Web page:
I went on an adventure this past Sunday; a search expedition of sorts. My friends Billy and Dodee Crockett own a gorgeous place in the Texas Hill Country, Wimberley to be exact, called Blue Rock Artist Ranch and Studio. It is their home, a state of the art commercial recording studio and the scene of arguably the best House Concert series in the country. It is a place created to nurture the artist’s soul; a place of grace and a place that I feel blessed to be whenever I am there.
The icon of Blue Rock Studio is literally the Blue Rock; a huge piece of limestone standing ten feet tall and fourteen feet across in the middle of Lone Man Creek. The house and studio look down on “the rock” from high above — at least they did. Last Wednesday night fifteen inches of rain swept through Wimberley and swept the Blue Rock downstream and out of sight. What do you do when your icon vanishes overnight? When that thing that represents your hopes and dreams just disappears? Surely something that big can’t just evaporate into thin air?
So Sunday afternoon a small group of us gathered to hike down to the creek and see if we could solve the mystery of where the Blue Rock had gone. It was a gorgeous day with bright blue skies and just a hint of fall in the air as we began the descent, armed with cameras and our curiosity.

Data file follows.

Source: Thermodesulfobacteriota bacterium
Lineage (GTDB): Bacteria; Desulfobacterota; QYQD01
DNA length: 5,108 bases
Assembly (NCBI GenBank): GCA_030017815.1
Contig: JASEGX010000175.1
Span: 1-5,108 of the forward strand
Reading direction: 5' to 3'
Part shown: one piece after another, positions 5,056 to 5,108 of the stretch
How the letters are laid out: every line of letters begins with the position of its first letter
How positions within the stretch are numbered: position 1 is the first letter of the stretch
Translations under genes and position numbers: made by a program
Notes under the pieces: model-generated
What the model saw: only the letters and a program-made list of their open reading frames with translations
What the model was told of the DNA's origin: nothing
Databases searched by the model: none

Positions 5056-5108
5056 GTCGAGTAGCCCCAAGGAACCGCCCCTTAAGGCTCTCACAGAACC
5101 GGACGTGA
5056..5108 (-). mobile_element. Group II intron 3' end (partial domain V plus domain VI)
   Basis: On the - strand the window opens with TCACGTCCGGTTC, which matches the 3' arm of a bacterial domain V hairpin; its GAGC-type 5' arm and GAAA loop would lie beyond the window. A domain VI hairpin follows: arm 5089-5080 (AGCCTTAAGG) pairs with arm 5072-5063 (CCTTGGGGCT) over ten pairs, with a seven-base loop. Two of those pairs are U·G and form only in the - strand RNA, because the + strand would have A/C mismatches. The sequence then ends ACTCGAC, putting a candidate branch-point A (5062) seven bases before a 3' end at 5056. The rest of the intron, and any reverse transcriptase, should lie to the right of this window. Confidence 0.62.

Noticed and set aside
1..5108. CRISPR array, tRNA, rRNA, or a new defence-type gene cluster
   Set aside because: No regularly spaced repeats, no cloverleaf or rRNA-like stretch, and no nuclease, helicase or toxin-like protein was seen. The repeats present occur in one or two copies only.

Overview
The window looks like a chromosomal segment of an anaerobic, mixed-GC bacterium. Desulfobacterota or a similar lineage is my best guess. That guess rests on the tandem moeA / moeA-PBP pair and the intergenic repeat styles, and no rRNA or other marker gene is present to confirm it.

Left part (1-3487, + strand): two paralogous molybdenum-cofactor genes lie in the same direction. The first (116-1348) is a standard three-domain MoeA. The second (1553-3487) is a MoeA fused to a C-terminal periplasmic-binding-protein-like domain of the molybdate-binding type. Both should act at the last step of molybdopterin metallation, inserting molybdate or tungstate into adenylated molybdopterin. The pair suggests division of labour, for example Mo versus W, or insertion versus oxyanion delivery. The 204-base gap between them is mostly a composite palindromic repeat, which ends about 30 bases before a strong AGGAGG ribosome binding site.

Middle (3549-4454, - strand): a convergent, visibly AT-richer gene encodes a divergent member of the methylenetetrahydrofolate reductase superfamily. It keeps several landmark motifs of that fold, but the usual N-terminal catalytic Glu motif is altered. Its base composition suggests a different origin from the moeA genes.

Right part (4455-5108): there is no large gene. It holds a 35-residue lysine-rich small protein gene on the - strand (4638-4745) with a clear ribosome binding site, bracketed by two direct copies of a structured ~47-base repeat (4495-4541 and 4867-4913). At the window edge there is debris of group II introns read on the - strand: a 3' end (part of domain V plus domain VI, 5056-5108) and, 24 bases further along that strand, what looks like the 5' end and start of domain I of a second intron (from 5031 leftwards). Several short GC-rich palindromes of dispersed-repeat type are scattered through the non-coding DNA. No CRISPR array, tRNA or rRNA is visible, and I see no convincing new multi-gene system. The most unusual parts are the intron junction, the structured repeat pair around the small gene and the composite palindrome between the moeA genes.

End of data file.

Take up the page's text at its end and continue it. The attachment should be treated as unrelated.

The hike down is really more of a scramble. There is no trail; the hill is steep and the footing iffy in places, especially after the storm, but we all managed to clamber down without incident. Evidence of the storm was everywhere; trees uprooted and heaped up where the rising creek had left them; piles of rocks that had been sent rushing down stream with the flood waters; places where the steep banks had given way to come sliding down, leaving mounds of debris.
An hour or two of exploring up and down the creek brought us no clear answer. There were a handful of large boulders, some looking like they could possibly be a piece of the beloved Blue Rock. Lots of photos were taken to try to match to older photos of the rock. Still, as we headed back up the hill the whereabouts of the Blue Rock still remained a mystery. It didn’t seem likely that it could have been taken beyond the bend in the creek. It’s possible that it could have been broken into several pieces or perhaps one of the large rocks we spent time climbing around on was indeed part of the original.
At the end of our demanding climb up from the creek we sat down to share a meal and reminisce. With two esteemed singer/songwriters among us in Billy Crockett and David Wilcox there had been talk of this adventure needing a song. Sure enough as we ate David would occasionally scribble something down on a scrap of paper he had brought to the table. Eventually he got up and went into the other room where his guitar was. A short while later he came back and proceeded to play us a brilliant song to commemorate the significance of the Blue Rock. It was a very special moment.
I drove home that evening feeling a tremendous sense of gratitude for having been a part of that experience. The storms of life can wreak havoc sometimes. They can also bring beauty and a chance for new beginnings if we’re able to open our eyes to it. As David Wilcox so eloquently put it “the rock” is not gone. It may be further down the river but “it’s in the walls and in the spirit, in the soul and in the sound.”
Amen to that…
“The Big Blue Rock” by David Wilcox